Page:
Tuesday, September 23, 2003
While every opportunity to be on the water is special. Every so often, I get to experience anglers who make the trip extra special. I had the pleasure of fishing with a Dr. Dan Mintz and his wife Marge of Miami. Dr. Mintz is pretty special is his own right. His research and successes in the field of diabetes has has a positive impact on the lives of many.
Before our first trip together this last March, Dr. Mintz had taken a long hiatus from fishing ...something along the order of 20 years. He had enjoyed fishing this area many times in years past. With rod in hand, he told me stories of catching his first tarpon in the Houston river, snook in Faxahatchee Bay, redfish in Choko Bay and so on. Most of his stories were older than a lot of us have been around (here at least!!) He had some great (and funny) stories to tell about fishing with his favorite guide ... some guy named Captain Doug House. I could listen to him reminisce all day.
After the passing of his first wife, he met and married a very special lady, Marge. Marge was a self-described non-boater, non-fisherman. The key word is "was". Our first trip together was a "break-in" trip for Marge. Some quick action with some trout, a "look" a redfish and a bit of time in a rookery with the camera was just what the doctor ordered. It made for a nice comfortable time for all ... no pressure, no stress and lots of fresh experiences for our "newbie" Marge.
For his birthday, (just her excuse!) we fished together again. He caught his first snook in "over fifteen years", as well as, a tarpon ...yes, in the Houston River. He jumped off another tarpon and several other snook. Dr. Mintz had a great morning, but the real excitement came from our (ex) non-boater. She was an absolute cheerleader ... hooting and supporting her team all the way. Not to be left out, she was right there rod in hand. Marge even showed us something Dr. Mintz and I called the "tarpon cower" . That's something you do when you are looking through the zoom lens of camera as a tarpon streaks at you and then jumps right at the lens. A true tarpon cower is accompanied by a blood chilling shrill! They were a blast and according to Marge ... "will be back very soon". Marge is no long a newbie. Personally, I can't wait until their next trip.
Fishing has been very good. Both snook and reds are biting well. The fish are usually big so, it may take some patience to catch some in the slot. Expect it to be this way for quite awhile …especially if the baits stay around.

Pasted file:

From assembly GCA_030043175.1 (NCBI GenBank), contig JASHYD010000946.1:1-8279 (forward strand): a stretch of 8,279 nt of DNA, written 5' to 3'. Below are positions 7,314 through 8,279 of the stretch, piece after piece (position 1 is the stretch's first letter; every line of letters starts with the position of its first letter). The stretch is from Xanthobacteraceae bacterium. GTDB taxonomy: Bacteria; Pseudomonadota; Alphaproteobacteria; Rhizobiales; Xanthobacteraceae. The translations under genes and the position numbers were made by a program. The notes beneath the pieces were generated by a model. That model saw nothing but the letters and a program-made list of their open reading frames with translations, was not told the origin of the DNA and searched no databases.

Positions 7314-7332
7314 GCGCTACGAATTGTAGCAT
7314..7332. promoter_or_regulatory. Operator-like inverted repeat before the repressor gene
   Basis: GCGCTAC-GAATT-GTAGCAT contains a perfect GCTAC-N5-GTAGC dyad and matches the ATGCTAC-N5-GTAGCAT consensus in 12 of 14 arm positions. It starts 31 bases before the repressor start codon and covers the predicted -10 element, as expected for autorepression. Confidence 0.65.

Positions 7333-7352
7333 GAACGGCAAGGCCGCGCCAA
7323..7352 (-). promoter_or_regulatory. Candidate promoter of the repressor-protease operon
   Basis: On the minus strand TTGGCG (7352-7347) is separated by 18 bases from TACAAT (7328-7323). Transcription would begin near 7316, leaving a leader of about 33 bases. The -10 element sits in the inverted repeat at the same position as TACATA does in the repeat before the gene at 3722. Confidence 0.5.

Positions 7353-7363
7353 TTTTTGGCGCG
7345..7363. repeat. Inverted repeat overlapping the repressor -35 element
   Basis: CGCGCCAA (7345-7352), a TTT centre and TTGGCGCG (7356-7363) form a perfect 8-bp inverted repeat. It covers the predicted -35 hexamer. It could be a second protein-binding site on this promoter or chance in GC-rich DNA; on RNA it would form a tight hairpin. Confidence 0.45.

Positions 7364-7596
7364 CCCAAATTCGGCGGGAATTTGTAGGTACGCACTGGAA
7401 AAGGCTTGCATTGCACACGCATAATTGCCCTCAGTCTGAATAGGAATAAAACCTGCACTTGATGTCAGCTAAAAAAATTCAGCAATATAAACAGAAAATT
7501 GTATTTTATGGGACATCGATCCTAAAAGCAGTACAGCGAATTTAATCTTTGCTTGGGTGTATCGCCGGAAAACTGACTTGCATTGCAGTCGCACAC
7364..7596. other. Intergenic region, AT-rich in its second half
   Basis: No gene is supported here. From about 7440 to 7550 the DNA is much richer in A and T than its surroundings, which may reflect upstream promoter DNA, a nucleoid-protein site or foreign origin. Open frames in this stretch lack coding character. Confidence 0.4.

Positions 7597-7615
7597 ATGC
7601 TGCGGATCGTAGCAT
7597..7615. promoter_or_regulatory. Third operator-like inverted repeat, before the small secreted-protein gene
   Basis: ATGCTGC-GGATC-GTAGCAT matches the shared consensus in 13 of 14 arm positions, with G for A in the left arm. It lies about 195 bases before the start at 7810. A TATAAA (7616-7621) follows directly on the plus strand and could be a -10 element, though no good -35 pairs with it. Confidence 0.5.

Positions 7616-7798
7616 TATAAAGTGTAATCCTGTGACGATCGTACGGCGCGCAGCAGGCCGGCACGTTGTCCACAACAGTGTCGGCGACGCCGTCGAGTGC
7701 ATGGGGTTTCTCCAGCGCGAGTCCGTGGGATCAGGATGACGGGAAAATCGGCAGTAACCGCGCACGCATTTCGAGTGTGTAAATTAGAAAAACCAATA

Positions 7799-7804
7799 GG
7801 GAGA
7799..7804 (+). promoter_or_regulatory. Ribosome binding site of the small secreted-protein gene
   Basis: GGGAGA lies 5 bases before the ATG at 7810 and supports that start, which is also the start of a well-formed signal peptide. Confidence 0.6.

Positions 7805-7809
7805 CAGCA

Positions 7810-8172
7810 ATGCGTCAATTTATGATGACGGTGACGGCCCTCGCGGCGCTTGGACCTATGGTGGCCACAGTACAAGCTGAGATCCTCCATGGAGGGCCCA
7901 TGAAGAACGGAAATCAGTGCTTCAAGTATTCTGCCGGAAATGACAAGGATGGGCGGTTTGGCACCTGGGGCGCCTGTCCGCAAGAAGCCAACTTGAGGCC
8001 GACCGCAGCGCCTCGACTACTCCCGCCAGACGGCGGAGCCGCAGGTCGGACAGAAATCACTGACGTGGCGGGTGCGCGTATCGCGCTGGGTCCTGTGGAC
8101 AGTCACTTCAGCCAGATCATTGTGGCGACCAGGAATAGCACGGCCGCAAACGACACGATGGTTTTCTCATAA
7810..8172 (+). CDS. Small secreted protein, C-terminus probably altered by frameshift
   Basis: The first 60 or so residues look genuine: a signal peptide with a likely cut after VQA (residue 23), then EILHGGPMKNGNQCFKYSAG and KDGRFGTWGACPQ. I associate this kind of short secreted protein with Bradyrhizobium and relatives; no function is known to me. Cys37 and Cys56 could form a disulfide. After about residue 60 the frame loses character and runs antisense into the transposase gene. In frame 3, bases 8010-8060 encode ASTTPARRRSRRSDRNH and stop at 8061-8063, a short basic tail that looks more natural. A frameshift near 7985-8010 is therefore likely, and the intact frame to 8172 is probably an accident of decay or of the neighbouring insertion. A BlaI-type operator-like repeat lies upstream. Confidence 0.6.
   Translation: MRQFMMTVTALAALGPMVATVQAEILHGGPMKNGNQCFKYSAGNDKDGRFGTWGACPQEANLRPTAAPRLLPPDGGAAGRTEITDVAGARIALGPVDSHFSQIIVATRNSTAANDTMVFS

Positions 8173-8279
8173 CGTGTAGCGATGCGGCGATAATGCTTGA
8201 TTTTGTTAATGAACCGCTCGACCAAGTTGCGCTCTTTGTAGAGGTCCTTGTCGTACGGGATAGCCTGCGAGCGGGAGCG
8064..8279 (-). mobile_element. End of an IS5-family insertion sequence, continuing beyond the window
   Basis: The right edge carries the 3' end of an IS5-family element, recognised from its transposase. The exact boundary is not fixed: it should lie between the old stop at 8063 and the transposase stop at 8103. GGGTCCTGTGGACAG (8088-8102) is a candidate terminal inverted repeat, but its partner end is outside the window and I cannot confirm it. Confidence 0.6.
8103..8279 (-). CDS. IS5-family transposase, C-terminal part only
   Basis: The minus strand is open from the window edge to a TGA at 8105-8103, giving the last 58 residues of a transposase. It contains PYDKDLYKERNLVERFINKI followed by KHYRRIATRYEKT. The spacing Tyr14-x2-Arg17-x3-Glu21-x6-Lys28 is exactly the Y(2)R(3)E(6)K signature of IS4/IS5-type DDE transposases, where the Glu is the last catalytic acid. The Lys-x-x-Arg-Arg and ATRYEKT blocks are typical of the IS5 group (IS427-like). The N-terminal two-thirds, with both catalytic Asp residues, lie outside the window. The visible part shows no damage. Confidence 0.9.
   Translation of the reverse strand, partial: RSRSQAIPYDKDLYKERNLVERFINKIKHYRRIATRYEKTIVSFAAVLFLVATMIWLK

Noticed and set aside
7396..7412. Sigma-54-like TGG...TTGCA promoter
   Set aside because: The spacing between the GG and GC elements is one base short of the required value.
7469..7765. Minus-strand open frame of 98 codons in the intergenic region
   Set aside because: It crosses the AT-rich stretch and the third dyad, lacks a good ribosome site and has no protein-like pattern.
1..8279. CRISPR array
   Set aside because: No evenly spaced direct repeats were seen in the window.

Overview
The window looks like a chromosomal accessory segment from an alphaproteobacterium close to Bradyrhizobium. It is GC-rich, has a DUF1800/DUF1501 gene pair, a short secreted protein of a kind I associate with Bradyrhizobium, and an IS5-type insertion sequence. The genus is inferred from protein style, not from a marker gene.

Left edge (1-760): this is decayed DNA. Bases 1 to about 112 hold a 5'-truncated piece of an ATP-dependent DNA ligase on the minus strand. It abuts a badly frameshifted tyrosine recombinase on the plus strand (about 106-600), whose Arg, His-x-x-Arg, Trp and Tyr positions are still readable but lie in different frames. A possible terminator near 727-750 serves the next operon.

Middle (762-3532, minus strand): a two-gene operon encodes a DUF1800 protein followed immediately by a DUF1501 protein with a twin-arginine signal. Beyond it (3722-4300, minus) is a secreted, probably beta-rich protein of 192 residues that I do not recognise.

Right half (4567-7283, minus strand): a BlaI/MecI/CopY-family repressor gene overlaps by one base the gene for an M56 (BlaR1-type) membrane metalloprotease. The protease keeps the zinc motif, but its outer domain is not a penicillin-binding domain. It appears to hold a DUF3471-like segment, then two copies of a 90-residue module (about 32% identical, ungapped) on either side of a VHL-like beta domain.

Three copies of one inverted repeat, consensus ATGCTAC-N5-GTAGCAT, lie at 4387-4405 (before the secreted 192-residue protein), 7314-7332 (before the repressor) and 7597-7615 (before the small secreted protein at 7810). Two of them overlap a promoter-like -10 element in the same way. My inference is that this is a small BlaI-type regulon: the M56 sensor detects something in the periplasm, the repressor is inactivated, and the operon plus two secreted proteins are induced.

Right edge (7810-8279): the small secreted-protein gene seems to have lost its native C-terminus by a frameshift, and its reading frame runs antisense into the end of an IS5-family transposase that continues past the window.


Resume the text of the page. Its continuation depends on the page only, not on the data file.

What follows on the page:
If you would like to book a charter with Chokoloskee Charters, contact The Captain @www.ChokoloskeeCharters.com; (email@example.com) or call him @ 239-682-9920. Tight Lines!
Thursday, September 11, 2003
August has ended and so has the full rage of summer. But the midday heat can still put a damper on the bite so early mornings and late evenings will be the rule.
The still morning air usually begs for snook fishing with top water plugs. A bit of "walking the dog" by one angler with the other following with a jig or sub-surface plug has been productive on bigger fish. The commotion caused by the surface plug will get a nearby snook's attention and usually draw her in. However, many more will follow than will actually bite. Often, the submerged plug or jig will coax a reluctant reluctant follower to bite. The real trick is convincing your fishing partner that you are not just using him as chum and "stealing" his fish.
Please remember to take extra time to properly revive these fish. The water is warm so they will fight to near exhaustion. If released too early, they are an easy meal for the numerous sharks that are all the sharks that are still around.
Large white bait has been hard to come by with all the rain and runoff and most of the threadfins are pretty far offshore. However, finger mullet are pretty plentiful. A tank full of volunteers usually assures a good tide of snook fishing!!
By midday the snook will likely be in the shade, so remember the "five by five rule". Cast your bait five feet from the trees and catch a snook. Cast your bait five feet under the trees and catch five snook!!!
Around the last new moon we experienced some excellent tarpon fishing. Casting top water plugs to rolling fish in the passes, we jumped some of the largest fish in the summer. We generally were targeting big fish, so a little diligence was in order for a bite. However, few things are more exciting than catching a big tarpon on plugs. Put one of these dinosaurs in the air and you will know exactly what I mean ... the explosion on the surface, the scream of the line, the aerobatics of a 100+ plus shiner at the end of you line. I love this show!!!
Some of the best fishing this month and next is fishing the is small back water creek mouths for snook and tarponettes. This is perhaps some of the best saltwater fly fishing that you will find. I recently had several anglers come in from Naples fly fishing who put 11 in the air one creek. It was a blast!!!
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